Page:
With the news earlier this year that two thirds of large UK companies have been hit by cyber-attacks in the past year, the threats to business continuity continue to grow.
Most businesses fear a DDoS style attack. This is a co-ordinated attack, typically on a website, that attempts to bring the particular site down by sending millions of repeated requests to it on an ongoing basis until it crashes. Seemingly even the largest sites are not immune, as the BBC found out on New Year’s Eve 2015.
However there are increasing concerns around a similar kind of attack directed at company telephony services – a Telephony Denial of Service. So much so that the University of Houston was awarded a $2.6 million grant to develop technology that will protect emergency services against a co-ordinated and sustained attack on telecommunications services of this kind.
Telephony Denial of Service was first raised as an issue in 2013, when an increasing number of TDoS attacks were taking place. By systematically blocking telecommunications services to companies, fraudsters were able to elicit money from companies that were essentially left with the choice of paying up or being unable to function effectively. Concerns were raised at the time about risks to public service telephone lines but these appear to have continued to the point where there is a fear that an attack could actively impact the US 911 emergency services. The consequences of such an attack, particularly if co-ordinated with an act of terrorism, are unthinkable.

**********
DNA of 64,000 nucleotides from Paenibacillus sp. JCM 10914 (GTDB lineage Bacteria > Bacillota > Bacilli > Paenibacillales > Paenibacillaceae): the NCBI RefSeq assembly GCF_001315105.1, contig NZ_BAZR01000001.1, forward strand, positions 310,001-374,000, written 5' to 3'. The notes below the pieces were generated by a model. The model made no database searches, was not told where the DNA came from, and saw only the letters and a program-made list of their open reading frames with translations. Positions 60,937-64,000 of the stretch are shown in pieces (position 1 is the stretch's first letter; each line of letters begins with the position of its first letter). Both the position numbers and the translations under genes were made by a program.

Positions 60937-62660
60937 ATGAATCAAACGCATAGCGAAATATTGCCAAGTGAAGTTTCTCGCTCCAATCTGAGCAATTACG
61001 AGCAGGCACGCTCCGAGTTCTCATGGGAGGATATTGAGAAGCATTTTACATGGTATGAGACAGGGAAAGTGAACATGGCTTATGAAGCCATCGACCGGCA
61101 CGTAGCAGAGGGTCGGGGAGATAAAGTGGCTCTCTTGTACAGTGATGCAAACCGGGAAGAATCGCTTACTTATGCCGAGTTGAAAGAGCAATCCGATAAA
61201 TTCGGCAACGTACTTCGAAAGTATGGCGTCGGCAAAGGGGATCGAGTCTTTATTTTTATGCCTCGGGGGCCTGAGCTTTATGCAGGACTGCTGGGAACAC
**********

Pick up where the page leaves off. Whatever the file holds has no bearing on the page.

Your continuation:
For companies facing such attacks it is important to know what to do in the aftermath, as well as how to prevent these kind of breaches. According to the 2015 report from the Ponemon Institute, ‘Cost of Cyber Crime Study: United Kingdom’, cyber-attacks cost businesses on average £4.1 million per incident and each incident can take an average of 31 days to resolve. No business can afford to stop functioning for that length of time and therefore needs to proactively prepare a response to cyber-attack.
TDoS is just another example of something companies must now consider when managing risk. Every new fraud is essentially an updated take on an older issue. Businesses need a proactive plan for how to ensure business continues when the unexpected happens.
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